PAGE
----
Wow. Unanimity. What's that?!
I'm actually a little surprised that everyone agrees that "the answers" are not all in scripture. It's as if I'd figured out that the Earth is round ... yesterday. Being me, I'd let everyone know of my discovery by making some bold statement about how I was willing to sail past the sunset, confident that I'd return alive. Everyone else would look up from their newspapers and say, "Yeah. It'd be fun to sail past China and under the two great capes, Horn and Good Hope. Enjoy your trip!"
Fortunately, here in blog land, none of you could see my jaw drop. :-)
Well, and I'm still not used to people agreeing with me about much of anything. :-D
I was raised amongst three groups of Christians, all of whom shared basic doctrines and some theological differences, but all of whom were unanimously committed to scripture as the sole, final, absolute, complete, sufficient source for every question of life. Any question more complex than how to get to Arby's could be answered directly, completely and unambiguously from scripture.
Did I mention that my denominational background is, "Damentalist?"
And did I explain that Damentalism is what's left after you take the fun out of fundamentalism?
My Damentalist elders would have had a scriptural answer to my question, "How could I know not to marry a girl in 10 days." They'd have pulled something out of the scriptures (no, not those other places) about many counselors making for safe plans and the Lord not being the author of confusion and haste making waste (some of them would occasionally confuse Ben Franklin with Solomon), and assure me (and themselves) that had I only been firmly grounded in scripture I'd not have made a Gordian Tangle of my life.
Here's the problem, though. The kid sitting next to me would spend 12 years engaged to some poor woman, marry her, and divorce in two years, and they've have found every bit as strong scriptural arguments against what he did. And some other joker would call responsibly on a young lady, court her for 6 months, be engaged for 12 months and 3 days, and marry her with her father's blessing and muddle his life, and they'd have every bit as strong scriptural arguments against what he did.
The common factor is that their understanding of scripture's perfect guidance is clearest after-the-fact. They're like gypsies gazing into their crystal ball pronouncing the future as dim, until the dust settles and the weeping's begun. And suddenly, their wisdom doesn't taste like honey in my mouth any more. I just wish it were sweet in my belly.
So, as I look at the possibility that wisdom is something we learn, more like riding a bicycle than being born again, it resonates well against my experience. You all obviously agree with that intuition, and I think scripture would support us together.
Have you thought about the tremendous burden and responsibility that puts on us all?
Hey! Being a Damentalist was easy. As long as I could not think of any scripture to stop me, or at least could plausibly explain it away, I could charge forward with my life like a rhonicerous on the scent of tasty daisies. I could examine the scriptures with an open heart, and whatever it they did not proscribe was fair game.
I could look at David snatching up Abigail and think 10 days was a LONGGGGG courtship. I could even be proud and thankful that I didn't have to collect the foreskins of 200 Cajuns as a dowry for Michal (and I didn't have to worry about the whole dying while trying thing, either. Those Cajuns can be mighty opinionated about their foreskins, I've heard.) I could even look at a handful of brothers maturing beyond the message of John the Baptist the very first time they heard Christ presented by Paul, and figure it was a wise thing to follow a man who brought a higher gospel.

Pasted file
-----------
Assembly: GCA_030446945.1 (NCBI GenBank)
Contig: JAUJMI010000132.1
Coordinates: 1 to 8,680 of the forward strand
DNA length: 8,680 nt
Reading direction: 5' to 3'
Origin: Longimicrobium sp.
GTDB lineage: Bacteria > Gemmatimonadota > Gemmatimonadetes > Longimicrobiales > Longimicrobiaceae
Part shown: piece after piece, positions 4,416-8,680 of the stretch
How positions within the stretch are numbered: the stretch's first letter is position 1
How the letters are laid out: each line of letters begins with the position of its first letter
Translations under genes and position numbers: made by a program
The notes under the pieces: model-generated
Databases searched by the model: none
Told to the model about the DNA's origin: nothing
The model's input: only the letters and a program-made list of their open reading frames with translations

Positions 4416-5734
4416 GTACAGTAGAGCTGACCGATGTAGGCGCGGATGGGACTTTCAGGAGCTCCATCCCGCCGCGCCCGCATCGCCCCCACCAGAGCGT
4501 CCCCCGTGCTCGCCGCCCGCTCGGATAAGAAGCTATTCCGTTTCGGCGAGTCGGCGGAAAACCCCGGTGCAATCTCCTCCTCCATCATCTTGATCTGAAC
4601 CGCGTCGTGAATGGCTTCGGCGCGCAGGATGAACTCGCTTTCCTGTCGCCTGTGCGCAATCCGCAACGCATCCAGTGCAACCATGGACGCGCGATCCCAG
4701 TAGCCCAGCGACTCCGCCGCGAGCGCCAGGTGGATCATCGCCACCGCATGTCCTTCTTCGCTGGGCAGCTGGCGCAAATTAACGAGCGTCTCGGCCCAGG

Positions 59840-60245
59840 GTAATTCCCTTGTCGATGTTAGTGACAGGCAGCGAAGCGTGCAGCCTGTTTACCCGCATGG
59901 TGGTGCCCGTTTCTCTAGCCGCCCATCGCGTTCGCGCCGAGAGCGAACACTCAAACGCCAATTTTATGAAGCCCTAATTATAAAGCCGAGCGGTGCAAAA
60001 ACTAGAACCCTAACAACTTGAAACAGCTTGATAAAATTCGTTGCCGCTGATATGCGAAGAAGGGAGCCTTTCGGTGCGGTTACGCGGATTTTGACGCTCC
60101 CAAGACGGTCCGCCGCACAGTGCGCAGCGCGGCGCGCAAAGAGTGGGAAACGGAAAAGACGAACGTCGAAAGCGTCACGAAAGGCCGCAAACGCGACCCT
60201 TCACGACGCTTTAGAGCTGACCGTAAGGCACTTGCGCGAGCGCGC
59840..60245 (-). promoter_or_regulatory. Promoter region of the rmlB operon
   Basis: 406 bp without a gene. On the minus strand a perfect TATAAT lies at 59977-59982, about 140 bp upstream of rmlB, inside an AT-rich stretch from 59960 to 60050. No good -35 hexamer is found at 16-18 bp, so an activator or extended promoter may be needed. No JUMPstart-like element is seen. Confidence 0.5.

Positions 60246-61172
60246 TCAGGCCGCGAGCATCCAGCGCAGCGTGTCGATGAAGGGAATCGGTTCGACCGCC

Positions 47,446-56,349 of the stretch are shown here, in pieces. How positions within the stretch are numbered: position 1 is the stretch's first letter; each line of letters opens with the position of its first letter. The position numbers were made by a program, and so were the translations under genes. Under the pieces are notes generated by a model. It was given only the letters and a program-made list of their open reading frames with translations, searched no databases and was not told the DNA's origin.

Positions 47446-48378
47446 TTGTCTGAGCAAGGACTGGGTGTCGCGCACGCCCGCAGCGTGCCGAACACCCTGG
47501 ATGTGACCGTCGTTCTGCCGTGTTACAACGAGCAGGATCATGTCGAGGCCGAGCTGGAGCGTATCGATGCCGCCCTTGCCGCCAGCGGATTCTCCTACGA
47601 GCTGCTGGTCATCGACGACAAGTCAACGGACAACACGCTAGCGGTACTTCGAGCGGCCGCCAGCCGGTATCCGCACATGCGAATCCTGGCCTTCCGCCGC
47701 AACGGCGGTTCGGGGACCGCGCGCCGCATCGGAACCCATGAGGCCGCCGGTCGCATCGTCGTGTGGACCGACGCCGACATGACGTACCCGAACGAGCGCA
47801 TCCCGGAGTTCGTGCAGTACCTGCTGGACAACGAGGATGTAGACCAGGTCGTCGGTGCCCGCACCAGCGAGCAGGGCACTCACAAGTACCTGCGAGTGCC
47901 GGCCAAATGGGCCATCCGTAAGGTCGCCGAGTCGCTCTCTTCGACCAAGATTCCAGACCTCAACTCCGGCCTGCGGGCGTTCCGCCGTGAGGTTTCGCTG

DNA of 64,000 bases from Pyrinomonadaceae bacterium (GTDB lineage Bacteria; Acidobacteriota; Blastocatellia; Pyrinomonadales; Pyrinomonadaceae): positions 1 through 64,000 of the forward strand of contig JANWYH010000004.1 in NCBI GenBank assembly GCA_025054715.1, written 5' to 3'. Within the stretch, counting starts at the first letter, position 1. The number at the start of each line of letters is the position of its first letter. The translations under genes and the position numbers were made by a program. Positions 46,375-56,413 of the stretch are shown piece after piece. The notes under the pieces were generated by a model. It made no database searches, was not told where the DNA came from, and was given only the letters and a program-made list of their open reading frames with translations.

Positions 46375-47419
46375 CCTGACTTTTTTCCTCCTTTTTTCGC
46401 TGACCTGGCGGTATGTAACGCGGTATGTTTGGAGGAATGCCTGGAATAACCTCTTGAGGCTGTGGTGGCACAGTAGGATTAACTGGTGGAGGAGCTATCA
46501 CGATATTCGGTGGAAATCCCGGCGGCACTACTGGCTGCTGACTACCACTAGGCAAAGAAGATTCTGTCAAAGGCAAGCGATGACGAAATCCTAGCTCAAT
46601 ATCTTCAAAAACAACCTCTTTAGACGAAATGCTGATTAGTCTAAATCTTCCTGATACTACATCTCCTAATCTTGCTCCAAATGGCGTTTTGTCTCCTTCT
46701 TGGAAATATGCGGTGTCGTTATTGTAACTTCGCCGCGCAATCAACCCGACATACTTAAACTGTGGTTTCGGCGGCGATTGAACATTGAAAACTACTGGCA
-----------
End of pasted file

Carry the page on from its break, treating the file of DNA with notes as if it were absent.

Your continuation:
The bible is full of stories of short courtships, immediate changes of doctrine, and droppings of everything to follow the leading of God.
Haste is commended by scripture over and over and over, if you're looking for that sort of thing. And my personality is always looking for a good reason to make haste. Always. Always. I'll even settle for silence on the subject that just lets me make my haste with a low-humming conscience. It doesn't strictly have to "quiet" for me.
But if the scripture is silent on some things, then I need to be cautious. I need to seek wisdom. I need to be sure I'm not being an idiot. Or simple. Or even a fool. If the scripture proscribes only those things that might show me to be evil, but leaves unmentioned some things that might show me to be simple or a fool, then I need to grow up.
It's a shame to have to learn that at 44, but I'm afraid I'll learn it again at 54, and again at 64. If the Lord is kind to burn this lesson into my memory through the fires of self-imposed experience, then maybe I'll only have to learn it this one last (major) time.
And I'll lay one more responsibility at my feet, and this one may fall at yours, too. As the church, as one of the three that agree on Earth (thank you, Missy!), I have a responsibility to those I see being foolish as I was foolish. I have a responsibility to turn my hard-earned wisdom into their narrow escape. And when I say responsibility, I mean that the church needs her holders of wisdom to step forward for those who need them. I mean that the Lord needs those who have received wisdom at His hands to pass it along to His sheep. I mean that He might hold us responsible for hiding our experiences from each other.
Perhaps the only purpose for my life is to serve as an example to others (http://despair.com/mis24x30prin.html) but I think maybe that's a pretty important thing.